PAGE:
Table 1 Characteristics of the overall population of survey respondents
Figure 1 Regional distribution of respondents according to mental health settings where the respondents performed professional activities.
Parameters for evaluating success of antipsychotic therapy in patients with schizophrenia
The composite parameter “efficacy” was reported most often, followed by “tolerability/safety” and “global functioning” (Figure 2). Within the composite parameter of efficacy, the component “efficacy/optimization of therapeutic response” was chosen in 32% of the answers, “effective on positive/productive symptoms” in 25%, “control/improvement of symptoms” in 16%, and “effective on negative symptoms” in 12%. Long-term efficacy was mentioned by only 3% of respondents, and only 5% linked efficacy to relapse prevention. The clinician’s perception of “global functioning” was primarily based on the components of “participation to social life/social functioning” (11% of total answers), followed by “functioning” and “improvement of personal relationships” (14% of total answers), while “cognitive improvement” and “work/school performance” (4% of total answers each) were less valued.
QoL was mainly identified as “improvement in QoL”, accounting for 14% of the total answers. When respondents were asked what other factors besides therapeutic efficacy indicated treatment success using preset domains and the 7-point scale, where 1 was “not important at all” and 7 was “of the utmost importance”, “adherence to treatment”, and “QoL achieved” were the most highly rated domains, with 59% and 47% of respondents scoring 7, respectively (Figure 3). Overall mean scores for all the factors evaluating treatment success ranged from 6.1 (tolerability) to 6.4 (adherence to treatment).
How Italian psychiatrists define QoL in patients suffering from schizophrenia
In response to the question “What do you mean by ‘QoL’ in patients suffering from schizophrenia?”, 58% of respondents perceived QoL as “relationships/social functioning”, 47% as “recovered functioning/autonomy”, and 20% as “patient well-being” (Figure 4). The factor “good school/work performance” was cited as part of QoL by 26% of psychiatrists surveyed and “objective clinical improvement” was mentioned at least once in 7% of the responses.
When respondents were asked to define QoL using preset domains and the 7-point scale, the factor most frequently assigned a score of 7 (of utmost importance) was “interpersonal relationship” (41% of respondents; Figure 5). Overall mean scores were similar across all aspects of QoL assessed, ranging from 5.8 for work/school performance to 6.2 for interpersonal relationships.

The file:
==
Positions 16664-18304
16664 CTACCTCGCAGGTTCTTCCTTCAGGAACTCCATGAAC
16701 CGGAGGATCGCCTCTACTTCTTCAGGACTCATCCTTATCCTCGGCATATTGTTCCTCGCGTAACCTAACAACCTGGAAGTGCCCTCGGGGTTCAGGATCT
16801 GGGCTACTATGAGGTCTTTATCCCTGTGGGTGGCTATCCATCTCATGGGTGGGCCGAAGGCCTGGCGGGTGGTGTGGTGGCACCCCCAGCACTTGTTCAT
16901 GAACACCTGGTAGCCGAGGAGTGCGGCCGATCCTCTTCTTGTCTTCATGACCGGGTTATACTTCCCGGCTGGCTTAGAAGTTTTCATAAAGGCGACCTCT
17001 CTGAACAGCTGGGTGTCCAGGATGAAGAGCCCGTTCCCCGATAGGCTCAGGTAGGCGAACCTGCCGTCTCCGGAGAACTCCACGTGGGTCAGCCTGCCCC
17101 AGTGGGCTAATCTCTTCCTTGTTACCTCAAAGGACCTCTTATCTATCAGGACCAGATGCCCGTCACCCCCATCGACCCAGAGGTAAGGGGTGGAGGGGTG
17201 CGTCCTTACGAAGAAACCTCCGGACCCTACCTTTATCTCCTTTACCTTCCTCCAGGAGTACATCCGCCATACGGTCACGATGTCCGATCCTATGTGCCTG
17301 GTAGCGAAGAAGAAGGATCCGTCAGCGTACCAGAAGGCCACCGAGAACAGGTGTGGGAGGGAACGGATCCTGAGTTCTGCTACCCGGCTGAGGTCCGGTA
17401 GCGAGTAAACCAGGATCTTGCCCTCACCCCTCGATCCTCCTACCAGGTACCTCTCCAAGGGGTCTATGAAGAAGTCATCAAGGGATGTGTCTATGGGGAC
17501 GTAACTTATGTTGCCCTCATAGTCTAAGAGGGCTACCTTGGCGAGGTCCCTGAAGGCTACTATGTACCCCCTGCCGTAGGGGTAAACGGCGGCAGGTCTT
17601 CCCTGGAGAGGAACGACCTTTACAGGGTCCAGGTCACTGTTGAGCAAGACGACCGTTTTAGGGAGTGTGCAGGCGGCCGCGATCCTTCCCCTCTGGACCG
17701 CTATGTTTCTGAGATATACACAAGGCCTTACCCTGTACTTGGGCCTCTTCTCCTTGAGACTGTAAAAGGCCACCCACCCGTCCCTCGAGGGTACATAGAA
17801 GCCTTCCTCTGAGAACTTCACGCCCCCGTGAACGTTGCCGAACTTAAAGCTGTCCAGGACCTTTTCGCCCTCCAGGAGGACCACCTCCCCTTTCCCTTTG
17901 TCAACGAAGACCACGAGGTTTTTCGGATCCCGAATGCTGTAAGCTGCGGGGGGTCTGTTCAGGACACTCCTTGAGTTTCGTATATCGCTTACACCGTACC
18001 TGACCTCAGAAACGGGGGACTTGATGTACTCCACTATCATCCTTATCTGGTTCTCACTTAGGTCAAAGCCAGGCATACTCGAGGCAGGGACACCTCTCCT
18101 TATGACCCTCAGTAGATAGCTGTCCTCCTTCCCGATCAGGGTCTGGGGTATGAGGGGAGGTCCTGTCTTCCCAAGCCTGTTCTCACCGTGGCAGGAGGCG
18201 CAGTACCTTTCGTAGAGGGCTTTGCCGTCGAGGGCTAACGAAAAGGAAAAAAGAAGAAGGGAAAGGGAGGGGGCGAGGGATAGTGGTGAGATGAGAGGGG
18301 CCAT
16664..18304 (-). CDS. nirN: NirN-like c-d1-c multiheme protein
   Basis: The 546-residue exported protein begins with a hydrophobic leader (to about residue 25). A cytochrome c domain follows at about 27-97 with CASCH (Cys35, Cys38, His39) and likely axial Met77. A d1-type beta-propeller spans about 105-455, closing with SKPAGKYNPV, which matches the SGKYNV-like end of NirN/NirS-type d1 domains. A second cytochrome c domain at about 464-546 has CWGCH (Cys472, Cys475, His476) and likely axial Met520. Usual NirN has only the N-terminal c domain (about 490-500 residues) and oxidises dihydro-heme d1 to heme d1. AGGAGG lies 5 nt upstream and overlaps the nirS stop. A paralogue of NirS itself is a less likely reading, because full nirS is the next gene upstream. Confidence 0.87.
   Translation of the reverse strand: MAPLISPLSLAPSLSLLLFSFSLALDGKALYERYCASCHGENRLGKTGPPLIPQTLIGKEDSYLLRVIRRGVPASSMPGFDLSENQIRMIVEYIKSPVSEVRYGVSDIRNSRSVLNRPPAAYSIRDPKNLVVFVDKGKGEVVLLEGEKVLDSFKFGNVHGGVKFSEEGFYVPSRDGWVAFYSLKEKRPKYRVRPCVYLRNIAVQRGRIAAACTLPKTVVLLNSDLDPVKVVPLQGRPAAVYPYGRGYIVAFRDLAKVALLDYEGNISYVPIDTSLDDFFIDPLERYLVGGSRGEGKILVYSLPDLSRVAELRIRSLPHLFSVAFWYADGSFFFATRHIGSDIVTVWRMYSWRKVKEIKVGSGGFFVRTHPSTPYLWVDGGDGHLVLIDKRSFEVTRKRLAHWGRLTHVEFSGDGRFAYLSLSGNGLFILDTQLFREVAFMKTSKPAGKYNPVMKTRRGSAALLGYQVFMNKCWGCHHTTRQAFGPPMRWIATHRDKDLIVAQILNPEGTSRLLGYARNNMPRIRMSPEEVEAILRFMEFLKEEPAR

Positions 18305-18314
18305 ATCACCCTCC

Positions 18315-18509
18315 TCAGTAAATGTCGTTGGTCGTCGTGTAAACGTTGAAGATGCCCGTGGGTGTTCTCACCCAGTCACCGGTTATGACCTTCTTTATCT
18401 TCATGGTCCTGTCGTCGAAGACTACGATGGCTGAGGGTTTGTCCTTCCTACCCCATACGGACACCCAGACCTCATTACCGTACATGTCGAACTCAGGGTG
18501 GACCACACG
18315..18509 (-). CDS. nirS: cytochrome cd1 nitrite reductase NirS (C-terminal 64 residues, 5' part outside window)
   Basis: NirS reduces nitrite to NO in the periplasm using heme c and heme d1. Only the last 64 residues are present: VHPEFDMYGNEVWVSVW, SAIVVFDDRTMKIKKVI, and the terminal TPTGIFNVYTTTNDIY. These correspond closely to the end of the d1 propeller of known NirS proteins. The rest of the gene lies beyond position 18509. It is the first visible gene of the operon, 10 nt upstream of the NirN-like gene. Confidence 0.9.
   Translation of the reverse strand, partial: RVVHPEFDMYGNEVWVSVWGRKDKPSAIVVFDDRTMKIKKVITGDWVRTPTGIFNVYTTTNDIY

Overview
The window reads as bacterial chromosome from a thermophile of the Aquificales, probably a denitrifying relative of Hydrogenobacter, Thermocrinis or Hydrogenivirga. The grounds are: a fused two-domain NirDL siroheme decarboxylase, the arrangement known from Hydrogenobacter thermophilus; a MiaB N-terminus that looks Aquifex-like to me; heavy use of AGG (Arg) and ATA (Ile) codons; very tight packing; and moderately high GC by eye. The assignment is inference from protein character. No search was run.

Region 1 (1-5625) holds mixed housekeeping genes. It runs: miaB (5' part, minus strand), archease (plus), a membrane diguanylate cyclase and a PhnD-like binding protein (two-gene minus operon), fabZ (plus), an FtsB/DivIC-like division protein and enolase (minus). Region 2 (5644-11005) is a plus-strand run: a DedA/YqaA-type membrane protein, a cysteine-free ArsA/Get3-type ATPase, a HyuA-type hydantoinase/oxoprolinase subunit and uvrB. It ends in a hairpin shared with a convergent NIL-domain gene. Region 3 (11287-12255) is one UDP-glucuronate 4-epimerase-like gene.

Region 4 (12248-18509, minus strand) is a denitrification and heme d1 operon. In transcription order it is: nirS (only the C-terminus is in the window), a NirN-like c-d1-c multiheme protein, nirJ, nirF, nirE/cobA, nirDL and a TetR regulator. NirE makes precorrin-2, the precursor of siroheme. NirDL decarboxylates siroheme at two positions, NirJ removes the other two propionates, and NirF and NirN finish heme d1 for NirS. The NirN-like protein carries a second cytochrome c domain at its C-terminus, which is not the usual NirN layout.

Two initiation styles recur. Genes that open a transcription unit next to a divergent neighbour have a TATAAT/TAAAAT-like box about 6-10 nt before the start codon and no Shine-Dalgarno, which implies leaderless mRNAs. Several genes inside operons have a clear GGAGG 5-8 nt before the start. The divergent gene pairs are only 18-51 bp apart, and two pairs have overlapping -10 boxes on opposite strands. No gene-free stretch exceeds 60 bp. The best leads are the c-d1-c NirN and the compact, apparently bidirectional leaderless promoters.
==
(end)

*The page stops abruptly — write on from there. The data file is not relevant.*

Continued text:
Knowledge of scales to assess QoL
Results of the multiple-choice question regarding QoL scales considered most useful for QoL evaluation in patients with schizophrenia showed that QLS was mentioned at least once in 67% of responses, SF-36 in 20%, and TOOL in 15%. However, a minority (3%) of the surveyed specialists responded that they would not use any scale, while 12% left this section blank.
To the dichotomous question “Are you familiar with the QLS?”, 76% of the participants responded “Yes”. When these respondents were asked if QLS could become a useful instrument in daily clinical practice, 87% of them provided a favorable response. Of the 13% of participants who responded negatively to this question, 26% stated that they had no time to use QLS in real-life practice.
Importance of QoL assessment in clinical trials on treatment of schizophrenia
To the question “In clinical trials on schizophrenia how important is the evaluation of patient’s QoL?”, 30% of those surveyed responded that it was of utmost importance (score 7). However, it is noteworthy that 88% of them considered QoL assessment to be an important parameter for investigation in clinical trials, scoring from 5 to 7.
Therapeutic targets achievable with LAI antipsychotics
Overall, 97% of the psychiatrists surveyed said that they used LAI antipsychotics. Evaluating the importance of therapeutic targets achievable with LAI antipsychotic therapy using preset domains and the 7-point scale, “adherence” and “safety” were the most highly rated domains, with 52% and 47% of respondents, respectively, recording scores of 7. Of note, 96% of specialists considered “QoL” to be an important goal (score 5 to 7), with 40% of them rating it as having the utmost importance (score 7) (Figure 6).